These instructions are for those of you that, for
whatever reasons, want to clean your own bear or deer
skull or any other bones. It may be for a school
project, it may be because you want to save some money
or it may be just for fun. For that last group,
let me say it is
NOT fun, it is smelly, hot and more work than you
think. I no longer
clean skulls myself, I send my skull cleaning jobs to a
I have heard all the "old timer"
ways to clean a skull - stake it on an ant hill, toss it
on the garage roof, wedge
it in the fork of a tree and so on. And given
enough time, 5 years
+, many of these methods will work to a degree.
The fact is that
ants will only eat the meat fresh, maggots only eat
softened, spoiled meat
and certain beetle larva will eventually clean up the
But if you want a WHITE, clean skull in a reasonable
amount of time, you
need to either pay someone who knows what they are doing
or follow these
If you have a fresh skull, begin by cleaning as much of the meat as possible from the skull. Remove the tongue & tissue from the lower jaw & separate it from the skull, clean out the brain cavity & remove the eyeballs. You are now ready to either freeze the skull or begin the cleaning process. If the skull was frozen intact, then thaw it, clean the meat & tissue as described above and begin. These instructions are intended for the cleaning of a bear skull. If you have an antlered or horned animal, I have tried to explain anything different you need to do First you will need:
A nice warm day with a breeze blowing towards a
neighbor you dislike (the smell of boiling bones is not
nice and I recommend you do it outside) You will
Degreasing the Skull
You will need:
Submerge the horns on goats, etc. for 12 hours or so, then remove and allow to dry.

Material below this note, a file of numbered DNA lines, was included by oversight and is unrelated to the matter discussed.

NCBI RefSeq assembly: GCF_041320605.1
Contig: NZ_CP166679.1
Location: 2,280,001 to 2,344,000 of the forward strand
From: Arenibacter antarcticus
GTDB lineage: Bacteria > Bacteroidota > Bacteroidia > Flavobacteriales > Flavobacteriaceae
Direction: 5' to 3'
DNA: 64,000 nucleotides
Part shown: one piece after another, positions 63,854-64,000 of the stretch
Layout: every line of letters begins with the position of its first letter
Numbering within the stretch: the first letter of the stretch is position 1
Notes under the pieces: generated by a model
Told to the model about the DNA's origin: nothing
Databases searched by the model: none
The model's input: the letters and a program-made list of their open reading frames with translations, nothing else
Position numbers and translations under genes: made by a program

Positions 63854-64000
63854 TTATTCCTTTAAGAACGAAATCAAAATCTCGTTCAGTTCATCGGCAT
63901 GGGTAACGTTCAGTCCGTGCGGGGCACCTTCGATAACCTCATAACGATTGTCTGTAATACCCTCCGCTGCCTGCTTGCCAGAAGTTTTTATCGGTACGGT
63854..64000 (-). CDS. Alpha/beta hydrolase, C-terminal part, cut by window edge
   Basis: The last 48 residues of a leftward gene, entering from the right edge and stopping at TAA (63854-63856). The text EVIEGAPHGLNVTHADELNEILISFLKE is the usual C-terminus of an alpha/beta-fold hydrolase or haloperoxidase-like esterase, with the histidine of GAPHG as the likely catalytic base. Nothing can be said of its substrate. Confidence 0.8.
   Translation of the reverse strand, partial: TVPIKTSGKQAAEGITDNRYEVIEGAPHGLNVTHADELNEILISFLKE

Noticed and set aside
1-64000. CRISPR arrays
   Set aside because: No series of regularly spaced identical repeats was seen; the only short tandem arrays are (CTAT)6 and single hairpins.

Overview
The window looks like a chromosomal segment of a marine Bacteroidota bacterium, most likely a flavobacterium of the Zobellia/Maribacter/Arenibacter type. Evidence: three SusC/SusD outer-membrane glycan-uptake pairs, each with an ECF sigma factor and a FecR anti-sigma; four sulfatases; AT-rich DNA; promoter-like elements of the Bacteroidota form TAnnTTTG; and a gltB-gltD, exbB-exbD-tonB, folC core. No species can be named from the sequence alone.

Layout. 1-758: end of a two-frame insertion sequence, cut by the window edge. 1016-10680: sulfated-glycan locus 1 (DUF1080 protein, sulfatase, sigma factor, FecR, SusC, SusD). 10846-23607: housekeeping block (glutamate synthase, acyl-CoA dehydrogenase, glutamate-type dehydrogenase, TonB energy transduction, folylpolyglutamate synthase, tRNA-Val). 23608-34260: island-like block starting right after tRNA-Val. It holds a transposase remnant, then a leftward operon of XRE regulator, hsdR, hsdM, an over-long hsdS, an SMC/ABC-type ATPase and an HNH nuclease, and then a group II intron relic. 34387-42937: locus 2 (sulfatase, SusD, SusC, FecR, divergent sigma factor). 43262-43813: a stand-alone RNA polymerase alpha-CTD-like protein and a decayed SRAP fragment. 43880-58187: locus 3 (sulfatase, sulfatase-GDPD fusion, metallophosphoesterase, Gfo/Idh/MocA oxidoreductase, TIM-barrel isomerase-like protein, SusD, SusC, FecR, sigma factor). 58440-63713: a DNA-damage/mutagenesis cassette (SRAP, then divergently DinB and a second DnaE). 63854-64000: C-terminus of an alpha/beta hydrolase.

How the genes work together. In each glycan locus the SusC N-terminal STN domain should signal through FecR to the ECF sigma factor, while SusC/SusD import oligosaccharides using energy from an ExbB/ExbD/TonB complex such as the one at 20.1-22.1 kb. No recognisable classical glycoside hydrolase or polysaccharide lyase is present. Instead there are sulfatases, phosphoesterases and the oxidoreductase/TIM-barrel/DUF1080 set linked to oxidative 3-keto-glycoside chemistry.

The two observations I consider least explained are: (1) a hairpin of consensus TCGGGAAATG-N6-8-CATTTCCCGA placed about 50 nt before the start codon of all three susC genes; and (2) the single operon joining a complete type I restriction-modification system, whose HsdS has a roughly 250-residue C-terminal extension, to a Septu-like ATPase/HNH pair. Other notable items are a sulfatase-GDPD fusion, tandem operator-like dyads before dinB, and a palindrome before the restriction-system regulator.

After a few days, or when the skull is thoroughly dry, glue the teeth back into position using a small amount of super glue on each tooth. Allow the glue to completely dry before beginning the bleaching process.
More properly called "Whitening"
since no bleach is used. Using common household
bleach will damage the bones & cause the them to
flake. To get the bones really white, I use the
Another method that also works and is a little less expensive is Bondo Glass. This is Bondo brand body putty with fiberglass mixed in and is very strong with good adhesion. Follow the instructions above, except use a small putty knife or stick to coat the inside of the core with the bondo.
While it is not necessary to put any finish on the skull, it is recommended if it will be handled. Bone is porous and if handled enough, will absorb grease & oils from hands. I spray mine with a non yellowing clear satin finish like Krylon or Envirotex. You can get these at an art supply house and most paint or hardware stores. Floor wax is also used by some, but I have not tried it, so you're on your own if you want to use it.
THAT'S IT !! Your done. Now don't you wish you
had just paid the money and had somebody else do
it? (Want to check the price? - CLICK HERE)
Because some of these materials are hard to find or only
bulk, I have assembled a kit with enough materials to
clean several skulls.
Each kit contains instructions & enough washing
soda, peroxide, &
mag. carbonate to do 3 average (bear or deer size)
skulls. You will
need to provide all safety equipment, degreasing solvent
and tools. For those of you that are
interested in purchasing one of these kits -
please send me an e-mail with the word "skull cleaning
kit": in the subject
KITS - VAN
DYKE'S TAXIDERMY SUPPLY OR
RESEARCH MANNIKINS - HYDRO PEROXIDE MAG CARBONATE SODIUM CARBONATE
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Questions? Comments? Suggestions? Send me an e-mail
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